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There are “scary” movies, and then there are “Halloween” movies, and then there are “scary Halloween movies.”

With all respect to well-done “scary” movies such as “Silence of the Lambs,” “Psycho,” “Alien,” “The Shining,” “Jacob’s Ladder,” the original “Nightmare on Elm Street,” and the clever “Texas Chainsaw Massacre,” I think there’s something different about movies that clearly carry the Halloween theme of ghosts, goblins, and, more specifically, demons and Satan himself. A spiritual person cannot ignore the importance of such things.

And for me, the movie that brought that most home to me—even beyond “The Exorcist” or “The Omen” or “The Devil’s Advocate”—was John Carpenter’s original “Halloween.” It’s probably too late to rent it today, but it’s worth ordering. I originally went and saw it because we had all heard it was filmed in our hometown of Burbank. Never, though, did I experience the true edge-of-my-seat authentic feelings of being scared of what evil could do like I did in that movie.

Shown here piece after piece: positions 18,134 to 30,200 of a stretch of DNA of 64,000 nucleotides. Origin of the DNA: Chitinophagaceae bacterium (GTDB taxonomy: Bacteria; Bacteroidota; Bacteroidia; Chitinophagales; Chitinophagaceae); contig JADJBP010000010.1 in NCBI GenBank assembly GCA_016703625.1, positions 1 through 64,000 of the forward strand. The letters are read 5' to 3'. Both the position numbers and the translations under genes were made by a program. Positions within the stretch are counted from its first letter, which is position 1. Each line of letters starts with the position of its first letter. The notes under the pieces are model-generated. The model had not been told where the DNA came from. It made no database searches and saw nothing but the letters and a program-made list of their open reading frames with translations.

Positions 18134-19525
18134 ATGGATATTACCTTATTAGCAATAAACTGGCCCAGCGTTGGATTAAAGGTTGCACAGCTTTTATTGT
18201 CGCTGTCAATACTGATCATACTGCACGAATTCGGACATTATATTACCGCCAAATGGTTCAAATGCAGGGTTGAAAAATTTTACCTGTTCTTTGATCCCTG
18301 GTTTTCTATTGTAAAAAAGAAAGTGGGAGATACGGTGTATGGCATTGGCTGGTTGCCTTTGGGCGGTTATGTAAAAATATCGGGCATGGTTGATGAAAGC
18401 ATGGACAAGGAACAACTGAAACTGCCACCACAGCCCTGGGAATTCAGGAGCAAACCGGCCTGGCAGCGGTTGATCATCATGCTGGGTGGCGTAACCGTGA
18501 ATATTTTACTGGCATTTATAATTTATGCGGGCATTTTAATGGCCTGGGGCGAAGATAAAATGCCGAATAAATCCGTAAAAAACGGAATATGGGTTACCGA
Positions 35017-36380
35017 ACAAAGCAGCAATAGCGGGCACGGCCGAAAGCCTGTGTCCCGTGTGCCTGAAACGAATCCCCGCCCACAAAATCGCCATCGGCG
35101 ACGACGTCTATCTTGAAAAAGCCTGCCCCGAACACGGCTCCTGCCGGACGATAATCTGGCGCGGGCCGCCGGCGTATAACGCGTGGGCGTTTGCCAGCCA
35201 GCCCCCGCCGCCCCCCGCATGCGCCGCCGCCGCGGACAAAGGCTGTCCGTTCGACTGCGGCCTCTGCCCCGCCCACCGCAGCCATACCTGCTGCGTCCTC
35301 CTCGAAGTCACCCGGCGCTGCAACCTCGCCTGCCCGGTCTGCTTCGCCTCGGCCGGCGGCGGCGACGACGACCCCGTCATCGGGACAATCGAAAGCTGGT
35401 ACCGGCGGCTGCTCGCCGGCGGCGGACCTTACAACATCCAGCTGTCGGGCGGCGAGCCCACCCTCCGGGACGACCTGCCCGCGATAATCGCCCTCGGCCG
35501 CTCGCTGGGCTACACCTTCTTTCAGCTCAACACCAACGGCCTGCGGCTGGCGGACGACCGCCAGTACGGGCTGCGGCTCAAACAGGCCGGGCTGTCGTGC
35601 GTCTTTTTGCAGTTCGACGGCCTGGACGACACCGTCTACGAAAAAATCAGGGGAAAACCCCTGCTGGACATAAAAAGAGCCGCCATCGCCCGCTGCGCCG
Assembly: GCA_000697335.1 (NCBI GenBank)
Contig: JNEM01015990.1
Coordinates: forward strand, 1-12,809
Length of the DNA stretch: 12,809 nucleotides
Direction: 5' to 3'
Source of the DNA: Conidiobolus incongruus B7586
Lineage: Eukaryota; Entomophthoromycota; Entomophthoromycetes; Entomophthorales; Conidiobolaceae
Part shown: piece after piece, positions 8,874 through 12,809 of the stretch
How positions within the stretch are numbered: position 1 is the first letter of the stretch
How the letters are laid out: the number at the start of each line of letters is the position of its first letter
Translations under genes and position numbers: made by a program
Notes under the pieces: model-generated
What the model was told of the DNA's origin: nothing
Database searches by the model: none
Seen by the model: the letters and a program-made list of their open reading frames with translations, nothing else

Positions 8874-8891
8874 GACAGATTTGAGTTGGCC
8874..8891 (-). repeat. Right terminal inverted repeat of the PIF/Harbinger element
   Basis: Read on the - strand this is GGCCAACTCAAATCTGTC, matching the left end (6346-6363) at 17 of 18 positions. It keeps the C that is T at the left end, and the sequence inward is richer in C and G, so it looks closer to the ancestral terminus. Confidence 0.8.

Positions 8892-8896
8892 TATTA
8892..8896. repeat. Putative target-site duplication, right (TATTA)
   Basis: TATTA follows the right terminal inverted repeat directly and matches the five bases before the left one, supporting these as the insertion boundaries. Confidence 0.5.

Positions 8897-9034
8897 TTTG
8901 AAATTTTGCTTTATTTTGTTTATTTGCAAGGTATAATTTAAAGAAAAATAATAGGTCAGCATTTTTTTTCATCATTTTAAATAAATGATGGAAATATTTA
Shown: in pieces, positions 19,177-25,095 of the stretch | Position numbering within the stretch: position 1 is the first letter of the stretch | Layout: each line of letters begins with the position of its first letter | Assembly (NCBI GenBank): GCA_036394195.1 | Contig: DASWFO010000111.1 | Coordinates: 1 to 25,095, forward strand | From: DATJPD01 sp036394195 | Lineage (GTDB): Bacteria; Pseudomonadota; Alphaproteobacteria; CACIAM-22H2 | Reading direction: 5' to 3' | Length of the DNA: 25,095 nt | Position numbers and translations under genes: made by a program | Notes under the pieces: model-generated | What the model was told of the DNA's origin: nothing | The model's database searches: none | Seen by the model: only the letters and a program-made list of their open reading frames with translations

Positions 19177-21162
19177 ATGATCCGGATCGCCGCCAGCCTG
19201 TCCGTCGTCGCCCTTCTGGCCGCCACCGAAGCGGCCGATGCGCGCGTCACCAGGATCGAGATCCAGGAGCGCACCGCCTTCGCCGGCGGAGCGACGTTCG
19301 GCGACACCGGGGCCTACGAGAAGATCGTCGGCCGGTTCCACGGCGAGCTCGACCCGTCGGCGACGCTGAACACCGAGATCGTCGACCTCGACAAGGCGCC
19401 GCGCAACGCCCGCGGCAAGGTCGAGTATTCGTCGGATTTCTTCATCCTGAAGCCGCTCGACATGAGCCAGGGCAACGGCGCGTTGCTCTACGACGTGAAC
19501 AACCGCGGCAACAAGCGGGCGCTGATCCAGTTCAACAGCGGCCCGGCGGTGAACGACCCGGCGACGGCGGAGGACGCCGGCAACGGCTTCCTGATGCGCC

It was low-budget, smart, surprising, obvious at times, and unrelentingly honest about how those who would seek to name the evil among us (in this case the pyschiatrist played by Donald Pleasance) are often seen as out of touch and over-dramatic while the innocent among us (in this case Jamie Lee Curtis’s “Laurie”) seem so naïve and blind to the ever present evil.

Before “Halloween’s” dénouement and the final chase scenes, the battle of good v. evil in “Halloween” brings out the most important question for the spiritual seeker: “Is this spirit stuff really real?” If it is, we ought to equip ourselves for it. If not, then we can all go back to the fun and games and tongue-in-cheek way we treat Halloween.

But for me, before I even started reading the Bible and finding out what it’s all about, I had a deep sense of the existence of how bad people can be and how scary it is that we don’t notice, and it came from the experience of seeing “Halloween.”

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